We followed this ritual at the Sun Gate in Yucay. I sat between rows of nubby stalks in a recently harvested cornfield. Before closing my eyes, I glimpsed the tomb-cliffs I had hiked to the day before. From there, my gaze traced Incan stone terraces and stone-lined irrigation channels all the way down to the stone steps of the Sun Gate. I closed my eyes to meditate. As the sun rose above the mountain, the first rays warmed my crown and then my forehead, and I felt tremendous power and gratitude welling up within me and swirling like the intense red patterns that played on my inner eye.

What a gift to allow myself to be here, I realized. What a gift to allow myself to live fully aware, dedicated to letting myself bloom. Here in this mountain valley, I could hear more clearly. Insights arose spontaneously, including:

  1. Honor the body and harbor the tender soul.

    Woman at the Inti Raymi celebration of the June Solstice

  2. Breathe into strength, the power deep within.
  3. Love openheartedly.
  4. Live in gratitude—great, great gratitude.
  5. Realize that death is a calm passing over, a sweetness not to be feared.

Back at the retreat center, I meditated for the remainder of the solstice day. By mid-afternoon, the garden and surrounding fields appeared to be both resting and abuzz with some hidden vigor and translucent sap. The poinsettia blazed red in the late afternoon sun. Off in the distance, a donkey brayed, a dog barked, and a chorus ensued. Beside me, the ewe tucked her legs beneath her woolly belly and chewed her cud.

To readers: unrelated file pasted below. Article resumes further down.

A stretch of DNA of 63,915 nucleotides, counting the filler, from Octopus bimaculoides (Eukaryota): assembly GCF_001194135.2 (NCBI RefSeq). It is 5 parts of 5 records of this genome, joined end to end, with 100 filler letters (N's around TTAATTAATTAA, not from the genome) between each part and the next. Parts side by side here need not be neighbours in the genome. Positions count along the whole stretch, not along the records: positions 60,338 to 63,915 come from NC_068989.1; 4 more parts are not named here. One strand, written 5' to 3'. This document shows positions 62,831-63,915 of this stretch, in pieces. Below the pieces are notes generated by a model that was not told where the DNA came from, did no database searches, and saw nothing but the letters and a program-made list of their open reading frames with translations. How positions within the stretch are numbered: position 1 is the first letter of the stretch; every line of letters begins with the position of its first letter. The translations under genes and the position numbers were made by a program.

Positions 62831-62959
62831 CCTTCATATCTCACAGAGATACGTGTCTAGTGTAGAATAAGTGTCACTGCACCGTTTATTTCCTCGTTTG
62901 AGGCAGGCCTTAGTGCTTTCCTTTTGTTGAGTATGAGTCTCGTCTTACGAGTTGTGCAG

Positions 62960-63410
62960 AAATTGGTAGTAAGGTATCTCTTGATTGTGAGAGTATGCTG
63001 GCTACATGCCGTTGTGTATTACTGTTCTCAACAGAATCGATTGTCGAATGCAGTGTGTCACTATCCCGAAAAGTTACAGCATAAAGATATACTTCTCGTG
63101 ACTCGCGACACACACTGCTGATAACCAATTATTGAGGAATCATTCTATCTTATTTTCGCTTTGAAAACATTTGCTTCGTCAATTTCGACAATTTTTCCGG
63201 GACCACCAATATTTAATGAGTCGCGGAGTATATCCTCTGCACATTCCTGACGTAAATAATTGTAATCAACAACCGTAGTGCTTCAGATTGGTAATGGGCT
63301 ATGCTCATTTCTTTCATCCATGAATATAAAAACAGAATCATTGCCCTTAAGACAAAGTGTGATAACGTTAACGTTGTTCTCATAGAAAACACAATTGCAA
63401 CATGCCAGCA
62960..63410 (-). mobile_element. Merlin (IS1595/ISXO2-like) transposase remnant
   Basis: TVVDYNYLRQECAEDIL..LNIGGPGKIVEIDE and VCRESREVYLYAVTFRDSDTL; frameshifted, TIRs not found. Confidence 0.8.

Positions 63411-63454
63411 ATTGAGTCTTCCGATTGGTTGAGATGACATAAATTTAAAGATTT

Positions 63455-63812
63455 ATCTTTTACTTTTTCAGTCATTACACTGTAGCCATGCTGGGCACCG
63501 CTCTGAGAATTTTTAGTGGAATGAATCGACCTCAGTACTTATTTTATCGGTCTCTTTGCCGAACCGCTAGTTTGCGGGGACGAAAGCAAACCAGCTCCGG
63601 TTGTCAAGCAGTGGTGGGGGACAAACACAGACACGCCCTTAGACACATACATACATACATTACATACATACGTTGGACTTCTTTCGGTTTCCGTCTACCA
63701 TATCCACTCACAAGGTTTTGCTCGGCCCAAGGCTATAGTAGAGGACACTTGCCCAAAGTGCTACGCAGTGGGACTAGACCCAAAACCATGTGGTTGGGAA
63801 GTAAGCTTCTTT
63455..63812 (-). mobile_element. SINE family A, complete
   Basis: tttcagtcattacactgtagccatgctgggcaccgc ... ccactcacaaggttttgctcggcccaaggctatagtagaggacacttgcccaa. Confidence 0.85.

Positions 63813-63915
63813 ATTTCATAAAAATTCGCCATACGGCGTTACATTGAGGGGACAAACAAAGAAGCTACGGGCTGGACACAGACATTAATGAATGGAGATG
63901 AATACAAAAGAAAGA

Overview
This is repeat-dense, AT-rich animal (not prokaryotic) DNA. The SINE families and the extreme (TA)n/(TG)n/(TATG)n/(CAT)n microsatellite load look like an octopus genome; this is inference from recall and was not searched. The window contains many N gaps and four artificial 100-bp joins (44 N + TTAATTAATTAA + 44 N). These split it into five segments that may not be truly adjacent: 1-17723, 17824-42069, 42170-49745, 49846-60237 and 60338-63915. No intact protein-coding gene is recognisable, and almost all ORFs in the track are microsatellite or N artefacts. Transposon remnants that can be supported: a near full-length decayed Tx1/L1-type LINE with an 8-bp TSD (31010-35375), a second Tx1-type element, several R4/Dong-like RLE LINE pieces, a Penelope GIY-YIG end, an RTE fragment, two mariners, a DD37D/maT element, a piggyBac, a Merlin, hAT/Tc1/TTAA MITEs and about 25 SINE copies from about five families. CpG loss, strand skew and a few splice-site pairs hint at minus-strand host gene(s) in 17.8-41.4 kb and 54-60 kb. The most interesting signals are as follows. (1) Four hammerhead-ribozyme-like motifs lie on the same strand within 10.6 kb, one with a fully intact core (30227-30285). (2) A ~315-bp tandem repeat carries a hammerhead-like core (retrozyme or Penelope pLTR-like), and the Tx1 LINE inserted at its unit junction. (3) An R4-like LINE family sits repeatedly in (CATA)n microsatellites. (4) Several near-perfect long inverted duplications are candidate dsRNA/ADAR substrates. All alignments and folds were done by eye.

All around me, shadows skirted the mountains, and I admired their bastion strength. Out loud I wondered how best to live my life.

The response:

  1. Live upturned like a daisy, heart open to the sun or the kiss of a child.
  2. Walk, every day, in the pulse of life. Walk with gratitude and awe, seeing the alive-ness and connectedness of everything.
  3. Meditate daily. Cultivate the inner richness.
  4. Every day, push the envelope of your courage. See what more emerges.
  5. Most of all, remember that you are part of this beauty. Remember your birthright to peace, abundance, and love.

Magnificence of the Andes

The War on Women and the Resurgence of the Divine Feminine